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What happens if you pass away without a will?

On Behalf of | Apr 26, 2024 | Estate Planning, Wills

Think about all the assets you’ve accumulated over the years, such as your savings, home and most cherished possessions. If you don’t have a will in Michigan, the state’s intestacy laws will determine who inherits your assets, which might not reflect your personal wishes. This impersonal process could leave your possessions to someone you didn’t intend or lead to disputes among your loved ones.

Although it can be uncomfortable to think about death, planning ahead through a will may prevent unnecessary stress for your loved ones when dividing your estate.

How inheritance works without a will

A will is a valuable estate planning tool that lets you clearly express your intentions for your property after death. If you die without one, the court will apply intestate succession, which distributes assets following a set hierarchy:

  • With children but no spouse: Children inherit everything
  • With a spouse but no children or parents: Spouse inherits everything.
  • With a spouse and children from that marriage: Spouse inherits the first $150,000 of your intestate property plus half of the balance while the rest goes to your children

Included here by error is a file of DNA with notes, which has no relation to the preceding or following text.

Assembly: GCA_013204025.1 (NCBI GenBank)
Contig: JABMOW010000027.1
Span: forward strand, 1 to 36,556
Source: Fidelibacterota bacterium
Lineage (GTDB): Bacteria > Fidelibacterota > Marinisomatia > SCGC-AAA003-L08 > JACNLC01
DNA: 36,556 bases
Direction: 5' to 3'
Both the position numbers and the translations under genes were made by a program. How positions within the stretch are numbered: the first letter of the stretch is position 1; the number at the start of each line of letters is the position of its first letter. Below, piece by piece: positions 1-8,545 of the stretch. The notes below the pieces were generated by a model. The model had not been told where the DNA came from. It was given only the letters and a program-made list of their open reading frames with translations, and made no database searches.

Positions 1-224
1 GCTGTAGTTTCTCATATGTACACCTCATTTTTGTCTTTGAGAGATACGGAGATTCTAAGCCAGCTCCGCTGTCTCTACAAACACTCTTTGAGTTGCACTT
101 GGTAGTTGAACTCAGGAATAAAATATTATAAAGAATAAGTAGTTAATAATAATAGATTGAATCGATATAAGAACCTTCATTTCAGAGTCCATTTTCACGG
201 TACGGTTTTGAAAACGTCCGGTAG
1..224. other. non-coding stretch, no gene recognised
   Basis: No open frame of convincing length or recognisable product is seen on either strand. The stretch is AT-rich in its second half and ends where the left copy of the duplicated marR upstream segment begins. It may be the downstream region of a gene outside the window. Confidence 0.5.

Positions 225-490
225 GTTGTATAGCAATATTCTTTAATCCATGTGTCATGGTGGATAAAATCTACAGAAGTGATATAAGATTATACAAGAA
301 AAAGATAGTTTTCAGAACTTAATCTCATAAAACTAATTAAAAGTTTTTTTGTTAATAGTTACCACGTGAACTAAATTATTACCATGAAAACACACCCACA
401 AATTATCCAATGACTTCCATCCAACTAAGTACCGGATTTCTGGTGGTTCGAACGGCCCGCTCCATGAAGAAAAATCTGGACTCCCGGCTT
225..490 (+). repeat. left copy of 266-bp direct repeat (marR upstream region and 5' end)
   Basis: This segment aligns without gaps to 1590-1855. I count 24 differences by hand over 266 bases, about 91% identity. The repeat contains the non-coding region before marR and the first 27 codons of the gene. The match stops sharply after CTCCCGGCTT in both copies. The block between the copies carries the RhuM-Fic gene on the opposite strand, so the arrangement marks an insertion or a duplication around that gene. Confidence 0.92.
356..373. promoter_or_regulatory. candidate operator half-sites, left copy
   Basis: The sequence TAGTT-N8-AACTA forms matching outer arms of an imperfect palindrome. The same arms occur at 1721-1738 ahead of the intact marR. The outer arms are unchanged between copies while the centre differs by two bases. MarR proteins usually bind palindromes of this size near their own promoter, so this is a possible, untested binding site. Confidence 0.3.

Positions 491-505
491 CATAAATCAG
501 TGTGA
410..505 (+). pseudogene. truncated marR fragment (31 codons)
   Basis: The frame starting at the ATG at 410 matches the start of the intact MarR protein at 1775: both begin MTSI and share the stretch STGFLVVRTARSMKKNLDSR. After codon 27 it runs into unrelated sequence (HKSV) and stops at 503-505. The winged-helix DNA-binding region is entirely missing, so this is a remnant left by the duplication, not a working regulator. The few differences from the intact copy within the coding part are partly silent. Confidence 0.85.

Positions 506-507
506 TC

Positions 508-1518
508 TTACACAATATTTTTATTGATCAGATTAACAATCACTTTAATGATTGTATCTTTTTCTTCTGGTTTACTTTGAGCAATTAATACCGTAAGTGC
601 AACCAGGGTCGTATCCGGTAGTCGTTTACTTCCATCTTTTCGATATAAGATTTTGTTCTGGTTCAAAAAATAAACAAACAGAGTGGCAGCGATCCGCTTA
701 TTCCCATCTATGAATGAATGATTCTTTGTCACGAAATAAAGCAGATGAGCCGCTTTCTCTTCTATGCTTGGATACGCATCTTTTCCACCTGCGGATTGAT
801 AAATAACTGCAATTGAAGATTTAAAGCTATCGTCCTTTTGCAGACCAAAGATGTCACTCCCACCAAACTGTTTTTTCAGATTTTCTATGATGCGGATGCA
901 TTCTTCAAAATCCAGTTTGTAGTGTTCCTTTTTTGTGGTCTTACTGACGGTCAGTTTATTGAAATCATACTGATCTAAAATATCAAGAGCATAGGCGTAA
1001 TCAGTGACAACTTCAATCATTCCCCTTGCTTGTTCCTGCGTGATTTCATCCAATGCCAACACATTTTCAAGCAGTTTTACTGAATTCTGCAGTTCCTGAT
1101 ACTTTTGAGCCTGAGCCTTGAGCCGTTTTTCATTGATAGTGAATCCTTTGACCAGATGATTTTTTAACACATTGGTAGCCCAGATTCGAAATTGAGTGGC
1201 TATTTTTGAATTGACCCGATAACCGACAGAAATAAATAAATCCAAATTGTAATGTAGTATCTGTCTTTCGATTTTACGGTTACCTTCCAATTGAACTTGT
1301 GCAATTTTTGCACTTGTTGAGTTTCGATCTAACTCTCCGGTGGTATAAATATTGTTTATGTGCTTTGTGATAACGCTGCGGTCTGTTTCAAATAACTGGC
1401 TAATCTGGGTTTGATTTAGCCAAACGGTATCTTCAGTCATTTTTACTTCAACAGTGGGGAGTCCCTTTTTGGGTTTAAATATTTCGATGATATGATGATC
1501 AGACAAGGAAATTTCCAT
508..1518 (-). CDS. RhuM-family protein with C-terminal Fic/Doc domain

• With a spouse and at least one child from another relationship: Spouse inherits the first $100,000 plus half of the balance, and your children get the rest
  • With spouse and living parents: Spouse inherits the first $150,000 of your intestate property plus three-quarters of the balance, with your parents inheriting the rest
  • With parents but no spouse or children: Parents inherit everything
  • With siblings but no spouse, children or parents: Siblings inherit everything

Although intestate succession may work fine for some families, those in second marriages or blended families may face unintended consequences. Moreover, it can sow conflict amongst your loved ones. For instance, an estranged sibling may suddenly come up to claim a piece of your estate.

Creating a will does not have to be complex, but it’s wise to talk to an attorney, especially if you have unique circumstances or high-value assets. Legal guidance can help you understand your options or tailor a plan to your needs.